New York Giants 2022 Fantasy Football Rookie Roundup

The New York Giants are a team in transition and a team without an identity. Stud running back Saquon Barkley’s threatening to go the way of Todd Gurley (injuries sapping him of strength and agility until he falls out of relevance), the Giants did not pick up the fifth-year option on quarterback Daniel Jones, and new Head Coach Brian Daboll has to sift through a wide receiver room that includes a player (Kadarius Toney) that the Giants drafted in the first round last year, who they are already looking to trade. The Giants took two fantasy football-eligible players in the 2022 NFL Draft; what can we expect from Wan’Dale Robinson and Daniel Bellinger in their rookie fantasy football seasons?

Rd. Pick Player Pos. College
1 5 Kayvon Thibodeaux DE Oregon
1 7 Evan Neal OL Alabama
2 43 Wan’Dale Robinson WR Kentucky
3 67 Joshua Ezeudu OL North Carolina
3 81 Cordale Flott CB LSU
4 112 Daniel Bellinger TE San Diego St.
4 114 Dane Belton DB Iowa
5 146 Micah McFadden LB Indiana
5 147 D.J. Davidson DT Arizona St.
5 173 Marcus McKethan OL North Carolina
6 182 Darrian Beavers LB Cincinnati


Round 2, Pick 43 Overall: Wan’Dale Robinson, Wide Receiver, Kentucky (5’8” 178 lbs)
Depth Chart:
WR1:     Kenny Golladay
WR2:     Kadarius Toney
WR3:     Sterling Shepard
WR4:     Wan’Dale Robinson
WR5:     Darius Slayton

Robinson is essentially a one-inch taller version of sophomore wide receiver Rondale Moore, but with a bit more downfield ability to his game. Robinson is 100% a highlight wide receiver, who struggles play-to-play because of his size concerns. But, if you use him as a spark plug WR2, it’s hard to see him struggling in that role. He consistently gets bodied on his routes, but if you can scheme him open or scheme the ball into his hands, he will excel at the NFL level. His range of outcomes is somewhere between Dexter McCluster and Diontae Johnson, depending on how he translates to the NFL. Yes, that range is wide on purpose, because his range of outcomes is that wide. He could flame out in three years or he could bulk up and become a Cordarrelle Patterson RB/WR hybrid.


I mean, who knows? The Giants have approximately fifteen thousand WR2s on their roster, with Kadarius Toney, Sterling Shepard, Kenny Golladay, Darius Slayton, and Wan’Dale Robinson all clogging up the roster with a bunch of guys who have marginally different talent levels but different specializations. You could see a future where Wan’Dale sorts it out and becomes the underneath guy, Golladay the deep threat, and Toney as the stud of all trades (like Beasley, Gabriel Davis, and Stefon Diggs under Daboll in Buffalo). Unfortunately, that year won’t be this year, and Daniel Jones isn’t Josh Allen. I’m not expecting much out of this passing offense this season.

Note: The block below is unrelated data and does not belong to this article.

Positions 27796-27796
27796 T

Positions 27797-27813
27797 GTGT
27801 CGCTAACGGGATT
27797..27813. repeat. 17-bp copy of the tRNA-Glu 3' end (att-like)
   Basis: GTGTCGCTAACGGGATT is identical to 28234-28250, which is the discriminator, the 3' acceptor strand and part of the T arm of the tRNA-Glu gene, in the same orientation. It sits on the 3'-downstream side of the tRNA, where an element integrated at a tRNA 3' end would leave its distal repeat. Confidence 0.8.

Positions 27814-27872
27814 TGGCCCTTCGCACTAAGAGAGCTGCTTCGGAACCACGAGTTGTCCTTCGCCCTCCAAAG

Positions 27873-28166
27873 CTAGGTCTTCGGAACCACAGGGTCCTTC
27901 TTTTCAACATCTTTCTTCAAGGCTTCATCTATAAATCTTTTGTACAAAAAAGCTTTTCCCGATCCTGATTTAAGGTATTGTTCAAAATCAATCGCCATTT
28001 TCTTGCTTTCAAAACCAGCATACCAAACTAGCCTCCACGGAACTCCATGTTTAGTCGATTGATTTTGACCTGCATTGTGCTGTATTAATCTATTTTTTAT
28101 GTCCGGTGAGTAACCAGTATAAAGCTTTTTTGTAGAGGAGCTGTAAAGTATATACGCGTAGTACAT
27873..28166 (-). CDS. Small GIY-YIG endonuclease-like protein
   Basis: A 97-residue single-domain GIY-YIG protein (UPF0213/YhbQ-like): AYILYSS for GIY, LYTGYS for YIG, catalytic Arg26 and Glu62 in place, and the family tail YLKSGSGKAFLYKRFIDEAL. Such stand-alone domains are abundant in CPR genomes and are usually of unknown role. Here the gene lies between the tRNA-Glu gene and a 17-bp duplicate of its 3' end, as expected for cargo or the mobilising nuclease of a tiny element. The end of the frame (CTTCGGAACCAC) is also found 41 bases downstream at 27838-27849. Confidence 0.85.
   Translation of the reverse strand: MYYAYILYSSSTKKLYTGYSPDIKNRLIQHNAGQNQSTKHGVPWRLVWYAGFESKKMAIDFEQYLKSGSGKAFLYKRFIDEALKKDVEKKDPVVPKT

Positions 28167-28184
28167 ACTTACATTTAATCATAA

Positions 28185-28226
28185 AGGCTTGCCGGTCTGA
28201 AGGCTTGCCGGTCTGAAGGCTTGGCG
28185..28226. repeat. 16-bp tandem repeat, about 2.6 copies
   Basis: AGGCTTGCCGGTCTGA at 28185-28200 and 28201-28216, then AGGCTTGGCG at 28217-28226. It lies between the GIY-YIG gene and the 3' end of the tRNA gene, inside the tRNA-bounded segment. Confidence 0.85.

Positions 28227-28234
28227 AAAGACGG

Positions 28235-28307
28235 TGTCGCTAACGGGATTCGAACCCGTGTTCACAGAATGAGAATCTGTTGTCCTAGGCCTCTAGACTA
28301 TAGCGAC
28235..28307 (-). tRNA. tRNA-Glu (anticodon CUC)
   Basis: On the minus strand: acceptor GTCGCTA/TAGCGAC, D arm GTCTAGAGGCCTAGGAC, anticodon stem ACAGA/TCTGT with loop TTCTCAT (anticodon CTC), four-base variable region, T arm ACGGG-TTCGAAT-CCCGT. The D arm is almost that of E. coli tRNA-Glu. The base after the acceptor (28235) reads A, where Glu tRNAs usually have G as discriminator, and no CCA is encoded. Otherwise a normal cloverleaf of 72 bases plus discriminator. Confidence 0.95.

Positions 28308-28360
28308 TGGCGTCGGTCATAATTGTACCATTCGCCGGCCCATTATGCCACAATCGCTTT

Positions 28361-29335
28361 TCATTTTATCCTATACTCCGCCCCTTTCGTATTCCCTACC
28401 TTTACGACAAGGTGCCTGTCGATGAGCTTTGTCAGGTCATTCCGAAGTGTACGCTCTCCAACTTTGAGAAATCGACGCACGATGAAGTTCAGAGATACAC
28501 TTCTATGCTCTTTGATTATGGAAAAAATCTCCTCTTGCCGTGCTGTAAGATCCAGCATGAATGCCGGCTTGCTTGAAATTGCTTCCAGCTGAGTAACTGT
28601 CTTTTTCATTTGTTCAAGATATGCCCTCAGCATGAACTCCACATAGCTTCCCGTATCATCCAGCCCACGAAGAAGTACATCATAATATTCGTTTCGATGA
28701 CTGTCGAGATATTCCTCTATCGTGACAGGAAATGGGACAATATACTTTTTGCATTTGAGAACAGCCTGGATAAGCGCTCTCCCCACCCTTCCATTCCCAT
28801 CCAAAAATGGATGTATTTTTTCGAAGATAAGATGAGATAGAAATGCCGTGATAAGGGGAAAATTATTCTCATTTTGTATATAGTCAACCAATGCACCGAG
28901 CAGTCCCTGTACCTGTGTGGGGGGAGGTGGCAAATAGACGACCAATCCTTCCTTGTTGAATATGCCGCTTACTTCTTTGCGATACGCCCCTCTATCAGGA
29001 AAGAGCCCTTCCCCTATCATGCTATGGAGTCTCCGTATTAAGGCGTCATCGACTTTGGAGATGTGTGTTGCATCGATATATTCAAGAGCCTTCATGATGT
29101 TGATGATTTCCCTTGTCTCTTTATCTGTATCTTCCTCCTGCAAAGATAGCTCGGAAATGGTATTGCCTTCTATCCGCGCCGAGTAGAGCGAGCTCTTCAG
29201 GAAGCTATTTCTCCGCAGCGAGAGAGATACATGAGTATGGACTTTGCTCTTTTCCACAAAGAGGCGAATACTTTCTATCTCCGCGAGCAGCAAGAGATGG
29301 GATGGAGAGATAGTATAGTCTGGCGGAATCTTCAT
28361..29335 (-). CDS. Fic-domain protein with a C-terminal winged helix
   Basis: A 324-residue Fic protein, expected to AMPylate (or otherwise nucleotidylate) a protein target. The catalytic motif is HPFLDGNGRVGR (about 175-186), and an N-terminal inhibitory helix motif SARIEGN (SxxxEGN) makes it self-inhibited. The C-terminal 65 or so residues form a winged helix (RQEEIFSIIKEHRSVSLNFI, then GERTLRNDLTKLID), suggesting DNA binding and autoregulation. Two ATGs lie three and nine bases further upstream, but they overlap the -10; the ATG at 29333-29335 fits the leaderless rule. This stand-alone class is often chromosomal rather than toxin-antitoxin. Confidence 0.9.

Rondale Moore finished 2021 with 64 targets for 54 receptions, 435 receiving yards, and a touchdown. He also finished his rookie year with the third-most fantasy points from a rookie wide receiver who measures in at 5’8” or smaller, ever. He stands behind Tavon Austin’s 10.07 PPR fantasy points his rookie year and Charlie Jones’ 8.39 his rookie year. 10.07 PPR points would have been WR56 last season on a per-game basis. The record for 5’8” and shorter fantasy production? Cole Beasley’s 13.8 PPR points per game in 2020 (WR32). Call me crazy, but I don’t think Daniel Jones is going to be the quarterback who unlocks an all-time season from Wan’Dale Robinson.

Round 4, Pick 112 Overall: Daniel Bellinger, Tight End, San Diego State (6’5” 253 lbs)
Depth Chart:
TE1:        Ricky Seals-Jones
TE2:        Jordan Akins
TE3:        Daniel Bellinger

Daniel Bellinger is primarily a blocking tight end but has a lot of traits that could see him develop into someone who could be something down the line in the NFL. First of all, he had a great RAS score (9.45), and was very effective up the seam with San Diego State, even if they mostly asked him to block there. Bellinger doesn’t boast a strong shuttle score, but his speed is elite, posting a 4.63 40-yard dash, and a 1.62 10-yard split at the combine.


Bellinger is a good pass catcher and blocker, and as such, he probably gets worked into goal-line packages, as a guy who can release from the line to catch the occasional floater or pin his assignment to get Saquon Barkley an easy six points. His versatility will be his calling card in the NFL and will get him onto the field. But, that was also George Kittle’s calling card (though I’m not saying he’s Kittle) and Kittle still struggled to put it all together his rookie year.


He’s a rookie tight end in a bad and crowded offense, who went on day three and whose primary talent right now is blocking, though he possesses traits that could lead him to fantasy football viability. Just not yet.

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